THE COURAGE of a five-year-old Chalford girl who is battling cancer has been recognised with a unique award.
Laoise Nolan, who has recently been re-diagnosed after a brief but precious time when she was thought to be cancer free, has received a Little Star Award from Cancer Research UK.
The news comes as the charity launches its annual Little Star Awards - in partnership with brands-for-less retailer TK Maxx - across Gloucestershire. Several celebrities are supporting the campaign.
The annual awards are given in special recognition of the courage shown by children with cancer.
After being diagnosed with infant lymphoblastic leukaemia aged just 11 months, Laoise spent fifteen months of the next three years in Bristol Children's Hospital.
That included weeks in intensive care and even longer in isolation facing gruelling chemotherapy and radiotherapy treatment.
Laoise also spent three weeks in an induced coma facing daily surgery to combat an infection. She had a bone marrow transplant and received cells from a donor immune system to try and combat the disease.
Although it took months for the youngster to regain her strength, she recently fully recovered from the transplant.
Laoise, who attends Christ Church Primary School, in Chalford, is currently doing well and enjoying life to the full.
She has just started a new course of chemotherapy and radiotherapy treatment and is also taking steroids which make her feel particularly under the weather.
Her parents Liam and Deirdre, who also have an eight -year-old son Michael, know she has an uncertain future but delight in her bubbly, chatty nature and her gutsy attitude.
Deirdre said: ". We are so proud of Laoise. She is the best girl. She rarely complains about anything. She even enjoys her regular hospital visits and keeps everyone entertained. She has been doing it since she was 11 months old"
Laoise's proud dad Liam, a biology lecturer at Cirencester College, has taken part in several group cycling fundraising challenges, raising almost £11,000 for cancer research this year.
He said: "She has tolerated so much physical hardship but, despite that, she has remained cheerful and brave.
"She really doesn't like some of the treatment she has to endure, including injections, but she simply accepts that they have to be done.
"She always thinks of others and seems to remember only the fun times. She is a marvel".
Helen Johnstone, Cancer Research UK's spokesperson for Gloucestershire, said: "Laoise richly deserves her Little Star Award. She is an extraordinary example of how brave children are who face cancer. She is very special indeed".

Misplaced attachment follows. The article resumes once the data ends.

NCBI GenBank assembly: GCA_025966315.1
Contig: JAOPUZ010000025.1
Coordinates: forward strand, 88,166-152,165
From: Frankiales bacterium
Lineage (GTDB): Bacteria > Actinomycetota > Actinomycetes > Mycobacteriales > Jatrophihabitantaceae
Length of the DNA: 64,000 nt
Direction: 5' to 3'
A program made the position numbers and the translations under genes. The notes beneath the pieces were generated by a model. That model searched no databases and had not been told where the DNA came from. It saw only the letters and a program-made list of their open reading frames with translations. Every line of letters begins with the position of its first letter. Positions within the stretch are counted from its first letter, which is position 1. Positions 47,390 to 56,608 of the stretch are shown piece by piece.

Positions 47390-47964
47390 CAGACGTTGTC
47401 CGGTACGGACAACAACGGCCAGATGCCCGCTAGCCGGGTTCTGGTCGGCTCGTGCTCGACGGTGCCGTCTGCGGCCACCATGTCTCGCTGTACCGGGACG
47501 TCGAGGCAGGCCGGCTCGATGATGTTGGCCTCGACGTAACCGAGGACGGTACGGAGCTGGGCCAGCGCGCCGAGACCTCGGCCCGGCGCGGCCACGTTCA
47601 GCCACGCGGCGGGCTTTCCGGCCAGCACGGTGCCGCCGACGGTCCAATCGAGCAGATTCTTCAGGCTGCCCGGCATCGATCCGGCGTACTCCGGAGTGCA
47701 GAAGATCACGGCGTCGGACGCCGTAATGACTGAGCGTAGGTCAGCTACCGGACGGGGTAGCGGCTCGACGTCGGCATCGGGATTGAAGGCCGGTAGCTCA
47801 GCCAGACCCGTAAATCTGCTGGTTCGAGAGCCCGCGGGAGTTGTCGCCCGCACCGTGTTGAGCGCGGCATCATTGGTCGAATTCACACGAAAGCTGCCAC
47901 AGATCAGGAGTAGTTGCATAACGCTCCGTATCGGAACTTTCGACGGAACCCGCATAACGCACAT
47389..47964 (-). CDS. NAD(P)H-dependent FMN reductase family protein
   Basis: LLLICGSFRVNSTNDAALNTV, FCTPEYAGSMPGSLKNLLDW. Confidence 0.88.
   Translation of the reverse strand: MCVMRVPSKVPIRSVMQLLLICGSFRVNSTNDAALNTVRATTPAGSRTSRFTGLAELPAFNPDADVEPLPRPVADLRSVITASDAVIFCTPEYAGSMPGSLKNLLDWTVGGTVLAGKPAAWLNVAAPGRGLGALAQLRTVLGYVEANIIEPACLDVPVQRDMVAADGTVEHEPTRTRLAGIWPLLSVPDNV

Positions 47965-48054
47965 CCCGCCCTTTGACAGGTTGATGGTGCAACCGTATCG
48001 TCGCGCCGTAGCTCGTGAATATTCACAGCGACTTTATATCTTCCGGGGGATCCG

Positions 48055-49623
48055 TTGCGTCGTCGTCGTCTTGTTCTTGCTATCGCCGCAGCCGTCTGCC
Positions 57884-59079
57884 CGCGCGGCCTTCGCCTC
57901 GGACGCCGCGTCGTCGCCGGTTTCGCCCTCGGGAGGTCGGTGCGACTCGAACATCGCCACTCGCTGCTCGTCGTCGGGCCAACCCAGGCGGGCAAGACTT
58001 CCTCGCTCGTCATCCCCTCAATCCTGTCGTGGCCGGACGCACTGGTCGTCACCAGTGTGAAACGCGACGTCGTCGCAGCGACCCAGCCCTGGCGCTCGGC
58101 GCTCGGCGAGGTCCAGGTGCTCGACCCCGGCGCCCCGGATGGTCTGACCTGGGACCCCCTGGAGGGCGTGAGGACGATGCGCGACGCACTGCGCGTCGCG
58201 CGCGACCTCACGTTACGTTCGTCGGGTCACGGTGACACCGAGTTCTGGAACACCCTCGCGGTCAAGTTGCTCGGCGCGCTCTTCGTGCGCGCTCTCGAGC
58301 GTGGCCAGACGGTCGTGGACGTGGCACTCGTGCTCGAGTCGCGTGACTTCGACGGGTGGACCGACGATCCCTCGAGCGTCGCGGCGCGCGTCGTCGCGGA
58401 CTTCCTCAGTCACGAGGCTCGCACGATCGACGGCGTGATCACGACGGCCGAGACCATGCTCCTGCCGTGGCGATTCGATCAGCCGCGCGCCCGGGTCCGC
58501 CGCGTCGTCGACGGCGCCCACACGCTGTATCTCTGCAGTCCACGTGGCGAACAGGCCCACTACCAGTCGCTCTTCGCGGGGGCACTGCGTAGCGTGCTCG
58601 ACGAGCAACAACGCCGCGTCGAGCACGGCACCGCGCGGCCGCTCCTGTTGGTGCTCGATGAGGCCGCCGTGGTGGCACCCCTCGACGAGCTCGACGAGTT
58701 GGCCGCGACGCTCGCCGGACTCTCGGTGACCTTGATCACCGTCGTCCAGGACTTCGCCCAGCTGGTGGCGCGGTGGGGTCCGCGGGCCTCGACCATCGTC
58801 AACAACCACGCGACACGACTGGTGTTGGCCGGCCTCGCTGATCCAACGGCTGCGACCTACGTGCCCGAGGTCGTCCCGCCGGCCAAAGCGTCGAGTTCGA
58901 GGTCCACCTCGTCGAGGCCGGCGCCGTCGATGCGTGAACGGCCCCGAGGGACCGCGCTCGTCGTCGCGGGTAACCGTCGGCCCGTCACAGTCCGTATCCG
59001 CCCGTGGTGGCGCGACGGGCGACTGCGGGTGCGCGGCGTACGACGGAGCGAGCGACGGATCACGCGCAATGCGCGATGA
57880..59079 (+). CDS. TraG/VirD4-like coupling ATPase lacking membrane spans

New figures from Cancer Research UK offer increased hope of survival. According to the charity, around 33,000 long-term survivors of childhood cancer will be living in the UK by the end of 2012.*
The latest statistic underlines the tremendous progress that has been made in the fight against children's cancer over the past 50 years.
The Little Star Awards, which celebrate the courage of all children who confront cancer, are backed by a host of famous faces including JLS, Mo Farah, Leona Lewis and Steven Gerrard.
Every month eleven children are diagnosed with cancer in the South West.** Cancer Research UK is working towards a future where all children with cancer are cured. Despite improvements in treatment, around 250 children still lose their lives to the disease each year in the UK.
Cancer Research UK and TK Maxx have joined forces with the charity calling on people in the South West to nominate a Little Star or donate to help fund the charity's life-saving work.
Last year 22 children in the South West received a Little Star Award. Unlike many other children's awards, there is no judging panel because Cancer Research UK and TK Maxx believe that each and every child who faces cancer is extra special. Recipients get a unique trophy, a £50 TK Maxx gift card and a certificate signed by celebrities.
TK Maxx has supported the Awards since 2008, raising a staggering £9 million.
Jo Murphy, Head of Corporate Social Responsibility for TK Maxx, said: "The Little Star Awards are a fantastic way of recognising the courage of children who have faced a diagnosis of cancer and the support they receive from family and friends.
"Thousands more people are alive today thanks to Cancer Research UK's work on children's cancer. We've supported the charity since 2004 and are very pleased to be supporting the Little Star Awards again this year."
The Little Star Awards are open to all under-18s who have cancer or who have been treated for the disease in the last five years.